Introduction
CATHY N. DAVIDSON AND JESSAMYN HATCHER
The term separate spheres in our title is a metaphor that has been used by
scholars to describe a historically constituted ideology of gender relations
that holds that men and women occupy distinct social, affective, and occu-
pational realms. According to this separate spheres metaphor, there is a
public sphere inhabited by men and a private sphere that is the domain of
women. Scholars have searched for and found evidence of gender relations
organized along these lines at various moments in the history of Western
culture, but like to argue that the separate spheres ideology took on re-
newed power and urgency in nineteenth-century America. They insist that
not only was nineteenth-century American society organized around the
model of the separate spheres but also that the female sphere of sentiment,
home, and hearth suddenly became a source of great national value, pride,
and inspiration.
How these scholars prize this bifurcated social structure and the pur-
ported ascendancy of domesticity and sentimentalism in the nineteenth cen-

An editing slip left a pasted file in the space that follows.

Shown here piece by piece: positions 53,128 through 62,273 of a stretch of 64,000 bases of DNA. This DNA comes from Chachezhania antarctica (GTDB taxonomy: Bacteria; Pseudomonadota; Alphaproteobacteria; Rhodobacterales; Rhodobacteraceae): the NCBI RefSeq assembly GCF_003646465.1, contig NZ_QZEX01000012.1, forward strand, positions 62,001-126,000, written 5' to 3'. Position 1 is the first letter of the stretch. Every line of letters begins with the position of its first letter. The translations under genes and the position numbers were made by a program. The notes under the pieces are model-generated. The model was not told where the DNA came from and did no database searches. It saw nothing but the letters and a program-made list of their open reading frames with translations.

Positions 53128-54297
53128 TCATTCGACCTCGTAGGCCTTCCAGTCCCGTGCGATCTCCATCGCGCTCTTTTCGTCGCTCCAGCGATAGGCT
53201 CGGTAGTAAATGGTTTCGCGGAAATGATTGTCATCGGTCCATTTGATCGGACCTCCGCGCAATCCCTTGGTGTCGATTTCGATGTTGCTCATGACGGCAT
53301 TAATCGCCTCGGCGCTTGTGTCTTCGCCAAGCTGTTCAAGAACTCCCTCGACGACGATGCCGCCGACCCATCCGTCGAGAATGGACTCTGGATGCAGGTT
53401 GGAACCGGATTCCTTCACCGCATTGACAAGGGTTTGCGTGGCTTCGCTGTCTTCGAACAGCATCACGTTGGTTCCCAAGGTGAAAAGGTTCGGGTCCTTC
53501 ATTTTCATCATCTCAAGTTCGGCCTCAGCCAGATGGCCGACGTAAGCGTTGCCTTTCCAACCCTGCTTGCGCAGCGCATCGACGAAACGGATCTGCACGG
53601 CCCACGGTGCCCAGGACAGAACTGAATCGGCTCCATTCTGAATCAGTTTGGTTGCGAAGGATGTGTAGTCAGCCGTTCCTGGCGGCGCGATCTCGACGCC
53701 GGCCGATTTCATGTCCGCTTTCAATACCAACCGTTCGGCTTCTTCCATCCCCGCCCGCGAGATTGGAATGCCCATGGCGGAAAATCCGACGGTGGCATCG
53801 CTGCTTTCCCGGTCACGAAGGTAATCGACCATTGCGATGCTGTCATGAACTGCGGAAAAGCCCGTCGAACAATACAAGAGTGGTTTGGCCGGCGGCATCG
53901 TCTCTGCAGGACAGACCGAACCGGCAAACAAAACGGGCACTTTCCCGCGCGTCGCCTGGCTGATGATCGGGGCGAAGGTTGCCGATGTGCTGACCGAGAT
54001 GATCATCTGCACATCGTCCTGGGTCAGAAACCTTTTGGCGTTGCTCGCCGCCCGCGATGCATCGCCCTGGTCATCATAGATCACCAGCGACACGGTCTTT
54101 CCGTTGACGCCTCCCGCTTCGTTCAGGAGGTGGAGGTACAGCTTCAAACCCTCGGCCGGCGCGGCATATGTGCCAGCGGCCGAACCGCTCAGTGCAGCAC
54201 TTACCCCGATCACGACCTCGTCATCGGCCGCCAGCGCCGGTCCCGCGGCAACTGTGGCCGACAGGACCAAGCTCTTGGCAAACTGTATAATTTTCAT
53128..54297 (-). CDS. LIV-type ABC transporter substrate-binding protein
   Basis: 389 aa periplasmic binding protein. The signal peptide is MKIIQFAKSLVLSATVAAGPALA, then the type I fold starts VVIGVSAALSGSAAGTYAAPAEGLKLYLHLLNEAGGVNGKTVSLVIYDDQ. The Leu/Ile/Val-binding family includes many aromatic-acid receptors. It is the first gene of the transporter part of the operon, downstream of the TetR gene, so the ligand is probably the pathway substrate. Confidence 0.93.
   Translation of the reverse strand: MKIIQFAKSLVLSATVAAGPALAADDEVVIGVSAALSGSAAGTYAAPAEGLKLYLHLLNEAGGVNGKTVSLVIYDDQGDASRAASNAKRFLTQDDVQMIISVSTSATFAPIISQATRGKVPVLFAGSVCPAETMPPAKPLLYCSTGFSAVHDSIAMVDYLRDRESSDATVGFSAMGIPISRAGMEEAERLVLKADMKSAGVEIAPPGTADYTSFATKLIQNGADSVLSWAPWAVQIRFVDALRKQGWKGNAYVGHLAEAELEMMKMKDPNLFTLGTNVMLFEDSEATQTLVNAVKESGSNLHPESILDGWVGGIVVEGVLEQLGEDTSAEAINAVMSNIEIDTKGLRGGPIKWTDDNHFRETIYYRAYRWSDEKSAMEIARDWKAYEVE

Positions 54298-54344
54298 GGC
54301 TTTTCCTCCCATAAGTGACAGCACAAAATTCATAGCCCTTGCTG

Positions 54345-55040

tury varies widely. For some, the nineteenth century’s appreciation of the
female sphere meant a decline in the original Puritanical (and male) values
that lead to the colonization of America, a revolution against England,
and the creation of a new
nation.1
For others, the literature, ideas, and so-
cial activities of women in the nineteenth century were a high point in
the history of women precisely because the values of the ‘‘feminine’’ so-
cial sphere had national cultural importance. Scholars working in this latter
tradition, for instance, have generated landmark histories of literary pro-
duction, women’s friendship, the novel as a genre, and women’s reading
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